Tuesday December 17, 2019
If you need more proof that lawmakers in the US couldn’t care less about America’s woeful commitment to human rights abroad—or even care about the public who vote them into office—look no further than the recent Afghanistan papers and the reaction to the publications from Congress.
According to the Washington Post, the outlet had obtained 2,000 pages of notes from interviews with more than 400 generals, diplomats, and other officials directly involved in the war. The documents showed that US officials were lying about the progress being made in Afghanistan, lacked a basic understanding of Afghanistan, were hiding unmistakable evidence that the war had become unwinnable, and wasted close to $1 trillion in the process.
Barely a few hours following the Post’s publication, Congress rewarded the Pentagon for its stellar efforts with a $22 billion budget increase. How can we as a society justify this?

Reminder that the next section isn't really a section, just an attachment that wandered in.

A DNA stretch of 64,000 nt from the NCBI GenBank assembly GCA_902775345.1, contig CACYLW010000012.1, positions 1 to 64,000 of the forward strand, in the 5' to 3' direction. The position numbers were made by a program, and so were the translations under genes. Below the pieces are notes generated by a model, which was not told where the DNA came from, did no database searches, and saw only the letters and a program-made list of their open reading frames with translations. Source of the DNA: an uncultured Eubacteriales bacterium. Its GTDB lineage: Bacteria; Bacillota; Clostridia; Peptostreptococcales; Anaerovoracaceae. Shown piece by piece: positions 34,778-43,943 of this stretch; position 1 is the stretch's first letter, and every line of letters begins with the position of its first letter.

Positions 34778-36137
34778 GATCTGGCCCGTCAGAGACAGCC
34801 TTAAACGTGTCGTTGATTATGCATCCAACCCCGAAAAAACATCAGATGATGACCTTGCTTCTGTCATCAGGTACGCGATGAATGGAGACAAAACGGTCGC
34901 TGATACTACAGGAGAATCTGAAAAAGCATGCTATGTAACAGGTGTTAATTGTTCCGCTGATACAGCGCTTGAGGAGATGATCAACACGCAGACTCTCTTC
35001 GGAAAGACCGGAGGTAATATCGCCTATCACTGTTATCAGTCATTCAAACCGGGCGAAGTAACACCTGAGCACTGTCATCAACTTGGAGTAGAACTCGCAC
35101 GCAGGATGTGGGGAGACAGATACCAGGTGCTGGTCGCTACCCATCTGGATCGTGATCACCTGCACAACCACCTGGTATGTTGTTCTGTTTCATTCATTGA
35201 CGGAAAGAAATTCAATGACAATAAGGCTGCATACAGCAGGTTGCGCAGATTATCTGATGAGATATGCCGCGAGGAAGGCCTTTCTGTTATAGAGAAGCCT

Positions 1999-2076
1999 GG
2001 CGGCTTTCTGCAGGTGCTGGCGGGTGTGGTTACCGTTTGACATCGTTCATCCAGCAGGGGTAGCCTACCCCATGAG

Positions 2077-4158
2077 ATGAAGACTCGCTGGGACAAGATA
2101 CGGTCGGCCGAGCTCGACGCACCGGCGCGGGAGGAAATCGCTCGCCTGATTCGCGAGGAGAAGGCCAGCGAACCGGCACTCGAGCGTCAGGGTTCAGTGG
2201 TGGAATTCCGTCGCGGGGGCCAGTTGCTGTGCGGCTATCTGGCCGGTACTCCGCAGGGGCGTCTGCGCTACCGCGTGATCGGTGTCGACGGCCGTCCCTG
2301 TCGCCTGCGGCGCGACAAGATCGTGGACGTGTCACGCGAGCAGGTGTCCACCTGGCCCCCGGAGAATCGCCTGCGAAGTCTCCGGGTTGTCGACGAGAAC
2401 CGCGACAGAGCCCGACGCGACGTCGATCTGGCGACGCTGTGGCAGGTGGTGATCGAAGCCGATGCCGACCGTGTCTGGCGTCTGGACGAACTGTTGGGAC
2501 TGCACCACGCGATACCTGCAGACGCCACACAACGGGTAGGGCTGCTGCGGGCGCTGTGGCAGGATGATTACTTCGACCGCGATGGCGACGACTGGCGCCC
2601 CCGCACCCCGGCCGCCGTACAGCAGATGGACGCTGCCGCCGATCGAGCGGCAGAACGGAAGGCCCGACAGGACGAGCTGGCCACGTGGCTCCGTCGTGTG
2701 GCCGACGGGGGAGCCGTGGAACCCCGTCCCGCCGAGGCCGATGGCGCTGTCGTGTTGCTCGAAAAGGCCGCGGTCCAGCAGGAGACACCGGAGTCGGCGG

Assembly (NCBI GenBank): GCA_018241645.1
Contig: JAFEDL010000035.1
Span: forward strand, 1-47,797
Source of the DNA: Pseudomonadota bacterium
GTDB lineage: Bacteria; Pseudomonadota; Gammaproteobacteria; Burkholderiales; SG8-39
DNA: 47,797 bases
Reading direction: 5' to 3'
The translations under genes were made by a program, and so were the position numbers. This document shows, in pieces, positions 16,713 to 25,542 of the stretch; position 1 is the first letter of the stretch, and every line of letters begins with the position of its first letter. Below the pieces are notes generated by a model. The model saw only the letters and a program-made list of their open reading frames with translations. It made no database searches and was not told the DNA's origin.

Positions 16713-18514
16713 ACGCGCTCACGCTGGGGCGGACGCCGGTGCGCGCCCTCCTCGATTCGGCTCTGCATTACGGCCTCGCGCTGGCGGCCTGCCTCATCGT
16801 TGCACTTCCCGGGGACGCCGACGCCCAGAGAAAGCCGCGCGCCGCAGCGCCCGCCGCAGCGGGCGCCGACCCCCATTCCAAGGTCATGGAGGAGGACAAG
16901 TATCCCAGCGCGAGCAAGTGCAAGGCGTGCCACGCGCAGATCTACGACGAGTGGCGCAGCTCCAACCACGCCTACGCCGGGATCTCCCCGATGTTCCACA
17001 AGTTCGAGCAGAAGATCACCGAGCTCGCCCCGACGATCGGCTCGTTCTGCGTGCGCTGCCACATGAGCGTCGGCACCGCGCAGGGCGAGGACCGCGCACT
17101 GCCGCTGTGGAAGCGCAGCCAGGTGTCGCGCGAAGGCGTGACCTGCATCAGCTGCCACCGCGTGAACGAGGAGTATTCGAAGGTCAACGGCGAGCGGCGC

One stand-out statistic—among the many concerning ones—is the fact that before the US invasion the Taliban had almost completely put to bed Afghanistan’s illicit opium trade. Since the US invasion, combined with $9 billion in US funding for anti-opium programs, the Taliban is not only stronger than it ever was but sits cemented in a country that now supplies 80 percent of the world’s opium.
I can’t help but think this was done on purpose.